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Stocks rise as oil prices rally

Stocks rise as oil prices rally
"Wall Street" is etched in the facade of a building in New York's financial district. (Richard Drew / Associated Press)

Energy companies jumped with the price of oil Wednesday, but overall, stocks finished only slightly higher as a quiet week of trading continued.

The price of U.S. crude oil jumped 3% as fuel stockpiles kept shrinking, and that made investors more optimistic about energy company profits. Strong earnings from video game maker Electronic Arts and chipmaker Nvidia helped technology stocks move up. However, weak results from Priceline and Disney hurt consumer-focused companies, and healthcare stocks stumbled as drug companies fell.

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Investors didn't react much to President Trump's surprise decision to fire FBI Director James Comey on Tuesday. U.S. stocks also had little reaction to the French presidential election last weekend, although European indexes climbed after the win by centrist candidate Emmanuel Macron.

"It's almost as if the market has become numb," said Julian Emanuel, an equity strategist for UBS. "Investors are interpreting this as more noise."

Emanuel said investors are focused on economic growth and the Trump administration's business-friendly agenda. Until they have a clearer understanding of how well the economy is doing and whether Trump's policies will be implemented, he said, investors may just wait and see, in which case stocks will stay in the range they've traded in for the last few months.

The Standard & Poor's 500 index ticked up 2.71 points, or 0.1%, to 2,399.63, a fraction of a point above the all-time high it set Monday. The Dow Jones industrial average fell 32.67 points, or 0.2%, to 20,943.11 as Disney and Boeing slumped. The Nasdaq composite finished at a record for the fourth day in a row; it rose 8.56 points, or 0.1%, to 6,129.14. The Russell 2000 index of small-company stocks climbed 7.73 points, or 0.6%, to 1,399.59.

Oil prices made big gains as reports showed U.S. crude stockpiles dropped by 5.2 million barrels last week — a bigger drop than analysts expected. Crude inventories are returning to more normal levels after they swelled to record highs the last few years.

Benchmark U.S. crude surged $1.45, or 3.2%, to $47.33 a barrel in New York. Brent crude, the international standard, jumped $1.49, or 3.1%, to $50.22 a barrel in London

EOG Resources jumped 3.2% to $94.54. Chevron advanced 1.4% to $106.50.

Crude oil prices have fallen in recent weeks as investors wondered if the members of OPEC and other key oil-producing countries will be able to limit production and support prices. U.S. oil has traded between about $45 and about $55 a barrel this year as investors worried about oil prices and profits at energy companies. The S&P 500's energy sector has dropped 10% in 2017.

Nvidia leaped 17.8% to $121.29. The chipmaker tripled in value in 2016 and wobbled early this year. Electronic Arts, which makes games including "The Sims" and "Mass Effect," rose 12.7% to $108.16.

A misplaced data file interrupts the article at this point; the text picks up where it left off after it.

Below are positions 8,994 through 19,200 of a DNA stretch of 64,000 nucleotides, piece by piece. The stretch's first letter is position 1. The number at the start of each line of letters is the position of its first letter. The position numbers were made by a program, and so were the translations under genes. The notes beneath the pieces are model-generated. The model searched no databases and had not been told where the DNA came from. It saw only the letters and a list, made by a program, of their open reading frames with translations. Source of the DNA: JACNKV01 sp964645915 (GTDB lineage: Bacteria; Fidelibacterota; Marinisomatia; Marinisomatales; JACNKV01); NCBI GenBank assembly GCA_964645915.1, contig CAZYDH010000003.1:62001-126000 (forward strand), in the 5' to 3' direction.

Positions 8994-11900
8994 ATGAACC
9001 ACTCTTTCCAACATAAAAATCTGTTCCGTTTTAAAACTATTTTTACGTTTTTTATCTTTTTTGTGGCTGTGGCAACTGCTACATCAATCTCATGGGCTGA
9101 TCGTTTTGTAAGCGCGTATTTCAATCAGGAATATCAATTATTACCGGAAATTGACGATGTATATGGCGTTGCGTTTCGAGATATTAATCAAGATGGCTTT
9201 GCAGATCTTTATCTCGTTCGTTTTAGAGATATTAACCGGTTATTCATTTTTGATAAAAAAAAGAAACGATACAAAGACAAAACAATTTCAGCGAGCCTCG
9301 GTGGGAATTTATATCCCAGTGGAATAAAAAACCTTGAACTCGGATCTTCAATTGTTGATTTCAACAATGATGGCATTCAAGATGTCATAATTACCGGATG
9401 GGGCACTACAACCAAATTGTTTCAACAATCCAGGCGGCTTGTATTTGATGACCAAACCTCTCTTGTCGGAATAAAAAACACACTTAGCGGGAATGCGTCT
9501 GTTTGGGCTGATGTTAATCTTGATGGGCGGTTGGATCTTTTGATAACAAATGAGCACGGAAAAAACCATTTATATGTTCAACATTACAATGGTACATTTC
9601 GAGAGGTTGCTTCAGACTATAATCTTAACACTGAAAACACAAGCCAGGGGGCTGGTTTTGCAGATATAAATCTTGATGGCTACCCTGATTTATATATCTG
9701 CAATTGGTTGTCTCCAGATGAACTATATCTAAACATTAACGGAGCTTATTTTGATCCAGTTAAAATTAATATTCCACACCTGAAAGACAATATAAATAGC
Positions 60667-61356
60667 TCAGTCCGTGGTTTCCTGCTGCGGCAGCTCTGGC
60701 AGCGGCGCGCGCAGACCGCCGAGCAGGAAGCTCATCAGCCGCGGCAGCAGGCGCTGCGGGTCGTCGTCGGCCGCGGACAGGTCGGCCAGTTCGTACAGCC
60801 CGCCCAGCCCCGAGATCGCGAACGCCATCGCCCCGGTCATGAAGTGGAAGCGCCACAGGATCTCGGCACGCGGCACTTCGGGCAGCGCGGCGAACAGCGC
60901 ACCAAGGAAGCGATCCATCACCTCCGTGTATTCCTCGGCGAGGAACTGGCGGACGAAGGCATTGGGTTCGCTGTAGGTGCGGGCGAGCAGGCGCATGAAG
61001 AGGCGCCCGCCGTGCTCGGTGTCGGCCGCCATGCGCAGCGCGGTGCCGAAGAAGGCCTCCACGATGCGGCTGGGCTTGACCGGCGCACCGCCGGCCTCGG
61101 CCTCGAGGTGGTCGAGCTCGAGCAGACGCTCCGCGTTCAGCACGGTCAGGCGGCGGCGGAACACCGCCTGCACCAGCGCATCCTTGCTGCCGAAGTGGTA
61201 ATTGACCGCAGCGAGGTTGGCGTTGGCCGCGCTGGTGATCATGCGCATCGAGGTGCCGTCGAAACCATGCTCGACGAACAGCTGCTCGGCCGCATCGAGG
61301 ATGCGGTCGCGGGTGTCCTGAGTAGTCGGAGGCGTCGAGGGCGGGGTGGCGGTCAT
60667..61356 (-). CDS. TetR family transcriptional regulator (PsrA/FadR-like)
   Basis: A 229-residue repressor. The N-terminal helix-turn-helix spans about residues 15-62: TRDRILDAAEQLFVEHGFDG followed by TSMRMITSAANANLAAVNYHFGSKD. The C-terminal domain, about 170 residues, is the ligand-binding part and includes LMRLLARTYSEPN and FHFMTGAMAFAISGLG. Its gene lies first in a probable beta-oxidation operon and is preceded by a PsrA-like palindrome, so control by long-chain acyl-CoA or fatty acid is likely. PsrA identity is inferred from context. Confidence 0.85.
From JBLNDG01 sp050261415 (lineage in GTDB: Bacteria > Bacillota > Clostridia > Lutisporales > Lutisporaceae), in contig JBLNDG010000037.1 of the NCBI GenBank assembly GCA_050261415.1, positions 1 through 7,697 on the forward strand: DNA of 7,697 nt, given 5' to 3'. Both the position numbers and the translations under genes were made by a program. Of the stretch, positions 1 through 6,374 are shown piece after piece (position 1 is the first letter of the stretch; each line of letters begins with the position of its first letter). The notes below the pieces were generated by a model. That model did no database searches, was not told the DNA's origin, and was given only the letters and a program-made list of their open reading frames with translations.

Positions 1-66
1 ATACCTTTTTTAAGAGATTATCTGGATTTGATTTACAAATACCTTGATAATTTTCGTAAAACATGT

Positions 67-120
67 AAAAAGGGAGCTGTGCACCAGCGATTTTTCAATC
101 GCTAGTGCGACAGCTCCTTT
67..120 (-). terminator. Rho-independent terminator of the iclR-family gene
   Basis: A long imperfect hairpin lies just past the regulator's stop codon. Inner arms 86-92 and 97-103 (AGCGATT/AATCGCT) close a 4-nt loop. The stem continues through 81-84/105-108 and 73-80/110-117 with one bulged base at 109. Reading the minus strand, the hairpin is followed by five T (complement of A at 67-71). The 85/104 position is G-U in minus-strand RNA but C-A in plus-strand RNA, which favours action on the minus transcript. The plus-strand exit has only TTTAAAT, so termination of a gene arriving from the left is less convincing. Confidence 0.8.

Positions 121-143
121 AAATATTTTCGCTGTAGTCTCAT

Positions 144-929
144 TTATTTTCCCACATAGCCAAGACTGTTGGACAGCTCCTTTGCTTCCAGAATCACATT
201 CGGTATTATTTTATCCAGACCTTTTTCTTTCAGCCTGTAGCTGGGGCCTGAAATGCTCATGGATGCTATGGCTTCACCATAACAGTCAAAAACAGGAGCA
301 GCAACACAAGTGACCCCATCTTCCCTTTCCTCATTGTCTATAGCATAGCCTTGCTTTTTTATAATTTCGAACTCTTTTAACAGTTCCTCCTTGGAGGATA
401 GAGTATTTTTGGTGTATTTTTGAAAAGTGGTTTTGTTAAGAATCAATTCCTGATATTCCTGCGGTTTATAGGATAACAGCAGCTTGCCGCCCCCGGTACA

Emanuel, of UBS, said investors are rewarding companies that are reporting strong earnings growth but don't depend too much on faster economic growth. That includes technology companies and banks.

Entertainment giant Disney fell 2.2% to $109.66 after posting lower sales than investors expected and saying profit at its cable networks declined. Recently Disney stock suffered a five-day losing streak partly brought on by concerns about cable advertising revenue.

Online booking service Priceline slid 4.5% to $1,824.41 after posting revenue that was a bit lower than analysts expected and issuing a disappointing profit forecast for the current quarter. Priceline has soared 44% over the last 12 months.

Boeing fell 1.2% to $183.18 after it suspended test flights of its new 737 Max plane because of possible problems with a key engine part. The Max is designed to be a more fuel-efficient version of the 737, Boeing's most popular commercial plane.

Online review website Yelp plunged 18.4% to $28.33, its lowest price in almost a year, after it slashed its revenue forecast for the year. That followed a disappointing first-quarter report, and analysts said the company struggled to retain customers.

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Fossil tumbled 20.4% to $14.44 after another weaker-than-expected quarterly report. The watchmaker said sales of traditional watches and other jewelry continued to fall. Its stock traded above $100 a share as recently as December 2014 but lately has been trading at eight-year lows.

Bond prices rose early but later returned that gain. The yield on the 10-year Treasury note remained at 2.41%.

Wholesale gasoline rose 5 cents to $1.54 a gallon. Heating oil rose 3 cents to $1.48 a gallon. Natural gas rose 7 cents to $3.29 per 1,000 cubic feet.

Gold rose $2.80 to $1,218.90 an ounce. Silver rose 14 cents to $16.21 an ounce. Copper was flat at $2.49 a pound.

The dollar rose to 114.33 yen from 114.28 yen. The euro fell to $1.0862 from $1.0869.

In Britain, the FTSE 100 jumped 0.6%. Germany's DAX rose 0.1% and the CAC 40 in France finished unchanged. The Japanese Nikkei 225 gained 0.3% and Hong Kong's Hang Seng index rose 0.5%. The Kospi of South Korea fell 1%.

UPDATES:

2:05 p.m.: This article was updated with closing prices, context and analyst comment.

This article was originally published at 7:05 a.m.

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